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From Combat:

If you use two move actions in a round (sometimes called a “double move” action), you can move up to double your speed. If you spend the entire round running, you can move up to quadruple your speed (or triple if you are in heavy armor).

You can use ranged weapons while your mount is taking a double move, but at a –4 penalty on the attack roll. You can use ranged weapons while your mount is running (quadruple speed) at a –8 penalty. In either case, you make the attack roll when your mount has completed half its movement. You can make a full attack with a ranged weapon while your mount is moving. Likewise, you can take move actions normally.

The first quote seems to call a "double move action" two separate move actions, while the second seems to imply (and indeed, only works if) a "double move action" is a single action. This also applies to the Mounted Skirmisher feat.

Do I have to commit my mount to making either a only a single move action or two move actions on our turn before I can full-attack with a ranged weapon (or melee weapon with Mounted Skirmisher), or is there just a loophole allowing you to have your mount make one move action, make a full attack without penalty, and then have your mount make a second move action?

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As always, mounted combat is a complete mess.¹

In this case, though, it seems to me fairly clear² that, like many other “combination” actions, a double move exists in a state of superposition³ until you need to nail down exactly what’s going on. Compare full attacks, where you are free to decide you were taking an attack action or a full-attack action after seeing the results of your first attack. In the same way, you can decide whether your mount is taking a single move action or a double move action after the mount has completed its first move action—because until that point, it doesn’t matter if it’s a single move or a double-move (equivalently: you haven’t made an observation that determines its state one way or the other.) But at that point, you have to decide: whether it’s single or double affects whether you get a penalty on your attack(s), and whether you can continue moving. If you decide it is taking a double-move action, it can continue moving—and conveniently, that’s also the halfway point,⁴ so that same place is where you make your ranged attack⁵ from, if you elect to use that option.

Note that I’m making no determination as to whether the double-move is one action or two. This result stands either way.

Also not addressed in this answer: the Pathfinder FAQ that claims that the rider has to use the same actions as the mount every time the mount does anything. If that’s in force, mounted combat basically straight-up doesn’t work, so I recommend ignoring it with prejudice.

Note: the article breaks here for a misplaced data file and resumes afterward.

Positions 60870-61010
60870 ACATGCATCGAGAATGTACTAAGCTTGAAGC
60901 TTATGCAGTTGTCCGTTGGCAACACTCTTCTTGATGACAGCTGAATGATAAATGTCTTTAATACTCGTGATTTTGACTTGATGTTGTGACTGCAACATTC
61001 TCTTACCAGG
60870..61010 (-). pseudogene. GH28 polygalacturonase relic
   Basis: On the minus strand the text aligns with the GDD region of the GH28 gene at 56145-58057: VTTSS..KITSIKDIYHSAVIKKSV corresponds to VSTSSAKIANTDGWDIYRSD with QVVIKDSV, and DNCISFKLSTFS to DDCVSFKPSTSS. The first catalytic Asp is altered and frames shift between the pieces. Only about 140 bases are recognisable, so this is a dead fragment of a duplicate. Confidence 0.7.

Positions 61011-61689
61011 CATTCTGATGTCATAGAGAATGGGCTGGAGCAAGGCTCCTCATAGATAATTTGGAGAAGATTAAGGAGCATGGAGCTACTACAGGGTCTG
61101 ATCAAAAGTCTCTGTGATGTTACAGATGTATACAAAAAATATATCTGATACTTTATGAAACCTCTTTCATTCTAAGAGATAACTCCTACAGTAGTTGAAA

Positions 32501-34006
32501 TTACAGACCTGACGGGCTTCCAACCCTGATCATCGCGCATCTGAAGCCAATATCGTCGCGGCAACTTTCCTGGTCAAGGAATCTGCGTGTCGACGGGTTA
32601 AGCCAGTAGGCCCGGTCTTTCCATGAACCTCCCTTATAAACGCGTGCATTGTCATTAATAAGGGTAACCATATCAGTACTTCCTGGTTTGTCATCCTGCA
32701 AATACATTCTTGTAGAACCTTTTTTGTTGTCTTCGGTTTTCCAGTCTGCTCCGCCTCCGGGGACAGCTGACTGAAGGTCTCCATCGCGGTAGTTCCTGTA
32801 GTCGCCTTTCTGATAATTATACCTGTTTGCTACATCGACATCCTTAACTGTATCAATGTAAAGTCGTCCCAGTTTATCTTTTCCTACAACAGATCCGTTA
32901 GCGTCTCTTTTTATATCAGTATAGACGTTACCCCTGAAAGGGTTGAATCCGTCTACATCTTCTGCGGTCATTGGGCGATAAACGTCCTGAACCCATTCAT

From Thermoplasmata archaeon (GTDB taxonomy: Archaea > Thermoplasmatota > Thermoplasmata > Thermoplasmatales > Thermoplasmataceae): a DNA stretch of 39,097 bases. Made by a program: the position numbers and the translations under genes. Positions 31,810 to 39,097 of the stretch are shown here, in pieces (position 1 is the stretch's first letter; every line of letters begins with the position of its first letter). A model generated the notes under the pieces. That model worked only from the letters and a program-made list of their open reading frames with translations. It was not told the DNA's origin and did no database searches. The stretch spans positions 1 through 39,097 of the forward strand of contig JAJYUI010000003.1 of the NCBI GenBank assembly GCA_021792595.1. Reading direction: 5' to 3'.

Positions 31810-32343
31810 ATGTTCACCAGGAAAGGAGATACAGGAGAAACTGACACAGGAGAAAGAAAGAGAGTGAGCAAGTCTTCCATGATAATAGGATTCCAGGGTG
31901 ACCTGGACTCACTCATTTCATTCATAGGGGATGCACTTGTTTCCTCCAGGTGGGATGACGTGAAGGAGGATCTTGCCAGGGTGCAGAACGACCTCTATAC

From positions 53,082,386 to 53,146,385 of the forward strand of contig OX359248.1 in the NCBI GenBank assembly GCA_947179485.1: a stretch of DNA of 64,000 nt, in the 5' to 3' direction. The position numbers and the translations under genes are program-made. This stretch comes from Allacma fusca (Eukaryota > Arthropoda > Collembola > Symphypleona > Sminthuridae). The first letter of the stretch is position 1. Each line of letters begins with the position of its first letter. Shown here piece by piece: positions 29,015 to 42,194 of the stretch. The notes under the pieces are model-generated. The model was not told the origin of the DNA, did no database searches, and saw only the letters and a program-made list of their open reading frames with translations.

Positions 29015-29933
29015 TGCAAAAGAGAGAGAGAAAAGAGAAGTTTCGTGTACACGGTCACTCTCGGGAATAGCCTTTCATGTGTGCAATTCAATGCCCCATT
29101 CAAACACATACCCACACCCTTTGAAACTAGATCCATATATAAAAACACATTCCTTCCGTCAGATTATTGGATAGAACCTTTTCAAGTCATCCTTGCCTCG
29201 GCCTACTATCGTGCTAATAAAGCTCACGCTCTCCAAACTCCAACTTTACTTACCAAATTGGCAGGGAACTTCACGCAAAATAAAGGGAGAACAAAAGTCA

1. I’m not even restricting this statement to Pathfinder, mounted combat is pretty much always a mess in just about all “crunchy” systems.

  2. Read: not actually clear at all, in fact we could definitely make arguments for other interpretations, but this feels most consistent and best able to cover all the rules without creating an awful mess to adjudicate.

  3. Simultaneously both states and neither, in the manner of Schrödinger’s cat.

  4. Technically, it’s where you have used up half of your potential movement; you could choose to move less than your total movement on either half of the movement and I feel it would still be a legal double-move, and the ranged attacks should still come from wherever you were when you chose to use another of your mount’s move actions to make this a double-move. Trying to use half of your actual movement is an exercise in misery since you would have to figure out the entire path, adjudicate anything that occurred while moving (attacks of opportunity, traps, etc.) that might affect how far you get to actually move, and then back-calculate the halfway point and retroactively make attacks—that’s a mess no one needs.

  5. As I’m reading it, either a standard-action attack or a full-round action full-attack, at your choice. The wording could definitely be clearer on that, though.

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  • \$\begingroup\$ I feel this doesn't fully address the issue I was having. I was asking if it was necessary to "collapse the wave function", so to speak, before the rider has made a full attack, since a mount double moving imposes a penalty. Depending on the result of the full-attack, I might want the mount to move again, or I might want it to do some other standard action. If I can decide whether the mount is double moving or not after I make the full-attack, then the penalty to ranged attacks would also be in a superposition of existing and not existing. \$\endgroup\$ Feb 28, 2022 at 22:28
  • \$\begingroup\$ @hamburgerpls Yes, that’s what I’m saying: you have to “collapse the wave function” as soon as it would make a difference. In this case, that would be after the first move action, before attacking or moving further. I’d probably personally rule that you could take the −4 penalty to keep the option open, and then not double-move if the attack with the penalty makes you want to do that for whatever reason, but the rules don’t really get into that kind of detail. I’ll edit to be clearer on that point. \$\endgroup\$
    – KRyan
    Feb 28, 2022 at 22:59

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